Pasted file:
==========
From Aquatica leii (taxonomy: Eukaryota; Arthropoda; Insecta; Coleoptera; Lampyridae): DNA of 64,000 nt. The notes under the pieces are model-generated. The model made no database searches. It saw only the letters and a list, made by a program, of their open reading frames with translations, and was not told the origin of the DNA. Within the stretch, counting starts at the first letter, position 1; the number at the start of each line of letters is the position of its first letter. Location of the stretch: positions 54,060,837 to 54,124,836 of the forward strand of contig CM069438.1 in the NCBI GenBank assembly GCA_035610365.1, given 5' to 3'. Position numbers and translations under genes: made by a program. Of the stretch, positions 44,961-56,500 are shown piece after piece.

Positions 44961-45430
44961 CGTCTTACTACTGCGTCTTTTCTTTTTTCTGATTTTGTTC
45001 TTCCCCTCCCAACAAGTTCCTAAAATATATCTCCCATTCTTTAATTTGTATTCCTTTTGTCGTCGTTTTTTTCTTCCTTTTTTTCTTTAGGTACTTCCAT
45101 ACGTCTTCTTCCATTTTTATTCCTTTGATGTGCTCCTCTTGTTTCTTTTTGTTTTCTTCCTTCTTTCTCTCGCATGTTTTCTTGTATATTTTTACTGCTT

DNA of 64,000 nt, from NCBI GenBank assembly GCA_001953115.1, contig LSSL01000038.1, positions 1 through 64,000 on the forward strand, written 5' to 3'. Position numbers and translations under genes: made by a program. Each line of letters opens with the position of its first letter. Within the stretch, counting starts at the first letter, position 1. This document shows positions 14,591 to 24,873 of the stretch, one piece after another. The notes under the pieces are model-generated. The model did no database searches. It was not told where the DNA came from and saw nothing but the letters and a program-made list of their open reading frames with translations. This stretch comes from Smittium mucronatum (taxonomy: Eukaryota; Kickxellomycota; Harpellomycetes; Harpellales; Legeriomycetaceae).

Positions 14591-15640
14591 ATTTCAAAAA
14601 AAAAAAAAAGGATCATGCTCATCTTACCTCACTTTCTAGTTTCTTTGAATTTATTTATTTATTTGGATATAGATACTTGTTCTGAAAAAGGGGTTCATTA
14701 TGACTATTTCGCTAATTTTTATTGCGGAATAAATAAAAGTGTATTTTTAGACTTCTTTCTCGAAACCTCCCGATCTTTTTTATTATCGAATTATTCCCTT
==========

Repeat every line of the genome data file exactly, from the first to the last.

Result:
From Aquatica leii (taxonomy: Eukaryota; Arthropoda; Insecta; Coleoptera; Lampyridae): DNA of 64,000 nt. The notes under the pieces are model-generated. The model made no database searches. It saw only the letters and a list, made by a program, of their open reading frames with translations, and was not told the origin of the DNA. Within the stretch, counting starts at the first letter, position 1; the number at the start of each line of letters is the position of its first letter. Location of the stretch: positions 54,060,837 to 54,124,836 of the forward strand of contig CM069438.1 in the NCBI GenBank assembly GCA_035610365.1, given 5' to 3'. Position numbers and translations under genes: made by a program. Of the stretch, positions 44,961-56,500 are shown piece after piece.

Positions 44961-45430
44961 CGTCTTACTACTGCGTCTTTTCTTTTTTCTGATTTTGTTC
45001 TTCCCCTCCCAACAAGTTCCTAAAATATATCTCCCATTCTTTAATTTGTATTCCTTTTGTCGTCGTTTTTTTCTTCCTTTTTTTCTTTAGGTACTTCCAT
45101 ACGTCTTCTTCCATTTTTATTCCTTTGATGTGCTCCTCTTGTTTCTTTTTGTTTTCTTCCTTCTTTCTCTCGCATGTTTTCTTGTATATTTTTACTGCTT

DNA of 64,000 nt, from NCBI GenBank assembly GCA_001953115.1, contig LSSL01000038.1, positions 1 through 64,000 on the forward strand, written 5' to 3'. Position numbers and translations under genes: made by a program. Each line of letters opens with the position of its first letter. Within the stretch, counting starts at the first letter, position 1. This document shows positions 14,591 to 24,873 of the stretch, one piece after another. The notes under the pieces are model-generated. The model did no database searches. It was not told where the DNA came from and saw nothing but the letters and a program-made list of their open reading frames with translations. This stretch comes from Smittium mucronatum (taxonomy: Eukaryota; Kickxellomycota; Harpellomycetes; Harpellales; Legeriomycetaceae).

Positions 14591-15640
14591 ATTTCAAAAA
14601 AAAAAAAAAGGATCATGCTCATCTTACCTCACTTTCTAGTTTCTTTGAATTTATTTATTTATTTGGATATAGATACTTGTTCTGAAAAAGGGGTTCATTA
14701 TGACTATTTCGCTAATTTTTATTGCGGAATAAATAAAAGTGTATTTTTAGACTTCTTTCTCGAAACCTCCCGATCTTTTTTATTATCGAATTATTCCCTT